Andrew Hevia (2015 Fulbright U.S. Student to Hong Kong) is a Cuban-American filmmaker. He was a producer on the Academy Award-winning film Moonlight and is an associate producer on the new Princess Diana biographical film drama Spencer.
Edward Albee (1964 Fulbright U.S. Scholar to the Soviet Union) was an American playwright best known for his plays The Zoo Story, A Delicate Balance, Seascape, Three Tall Women, and Who’s Afraid of Virginia Woolf? He won three Pulitzer Prizes for Drama, two Tony Awards for Best Play, and a Tony Award for Lifetime Achievement in the Theatre.
John Lithgow (1967 Fulbright U.S. Student to the United Kingdom) is an American actor, writer, musician, and poet who has received two Golden Globes, six Emmys, three SAG awards, and two Tony Awards, and was nominated for two Academy Awards and three Grammys. He is known for his roles on popular television shows including 3rd Rock from the Sun, Dexter, and The Crown, as well as films including The World According to Garp, Terms of Endearment, and Footloose.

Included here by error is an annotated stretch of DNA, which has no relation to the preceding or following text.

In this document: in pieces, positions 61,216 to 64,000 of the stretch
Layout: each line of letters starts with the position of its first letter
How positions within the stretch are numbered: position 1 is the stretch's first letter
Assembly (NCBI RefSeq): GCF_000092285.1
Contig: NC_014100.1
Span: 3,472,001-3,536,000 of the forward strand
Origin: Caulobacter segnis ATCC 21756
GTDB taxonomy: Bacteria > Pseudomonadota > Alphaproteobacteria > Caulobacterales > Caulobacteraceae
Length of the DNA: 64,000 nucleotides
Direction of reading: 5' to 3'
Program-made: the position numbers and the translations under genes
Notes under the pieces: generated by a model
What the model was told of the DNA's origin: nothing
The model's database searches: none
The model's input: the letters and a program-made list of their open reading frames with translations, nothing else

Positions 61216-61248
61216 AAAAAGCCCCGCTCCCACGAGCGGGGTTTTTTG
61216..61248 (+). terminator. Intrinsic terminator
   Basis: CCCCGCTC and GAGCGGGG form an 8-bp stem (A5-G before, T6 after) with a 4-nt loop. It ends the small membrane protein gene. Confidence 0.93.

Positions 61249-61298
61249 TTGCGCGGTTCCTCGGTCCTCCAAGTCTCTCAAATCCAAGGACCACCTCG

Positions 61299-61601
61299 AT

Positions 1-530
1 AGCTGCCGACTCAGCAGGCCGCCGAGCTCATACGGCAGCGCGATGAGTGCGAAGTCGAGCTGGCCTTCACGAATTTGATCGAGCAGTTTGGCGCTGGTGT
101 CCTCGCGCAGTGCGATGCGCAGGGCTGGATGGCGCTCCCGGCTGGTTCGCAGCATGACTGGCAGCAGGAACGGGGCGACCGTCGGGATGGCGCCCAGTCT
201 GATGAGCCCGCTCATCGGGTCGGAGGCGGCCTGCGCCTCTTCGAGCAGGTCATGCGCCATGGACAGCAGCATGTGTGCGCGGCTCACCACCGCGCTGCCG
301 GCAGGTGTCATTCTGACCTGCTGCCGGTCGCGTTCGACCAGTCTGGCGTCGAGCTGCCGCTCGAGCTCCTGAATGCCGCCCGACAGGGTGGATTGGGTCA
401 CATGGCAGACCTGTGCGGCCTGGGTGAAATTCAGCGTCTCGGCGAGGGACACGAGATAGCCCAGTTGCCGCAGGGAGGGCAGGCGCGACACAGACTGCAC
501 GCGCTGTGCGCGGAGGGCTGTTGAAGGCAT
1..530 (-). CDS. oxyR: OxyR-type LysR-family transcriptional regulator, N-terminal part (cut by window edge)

Wallace Shawn (1965 Fulbright U.S. Student to India) is an American actor, playwright, and author known for his roles in My Dinner with Andre, Clueless, and The Princess Bride. He is also a prominent voice actor featured in the Toy Story franchise and other Pixar films.
Wolf Kahn (1962 Fulbright U.S. Student to Italy) as a German-born American painter and printmaker known for his combination of Realism and Color Field. His work appears in the collections of the Metropolitan Museum of Art, the Whitney Museum of American Art, and the Museum of Modern Art in New York, as well as the Hirshhorn Museum and the Smithsonian American Art Museum in Washington, D.C.
Dale Chihuly (1968 Fulbright U.S. Student to Italy) is an artist known for his innovations in the field of blown glass, especially his large scale, site-specific sculptures. His work has been exhibited in public spaces and museums around the world.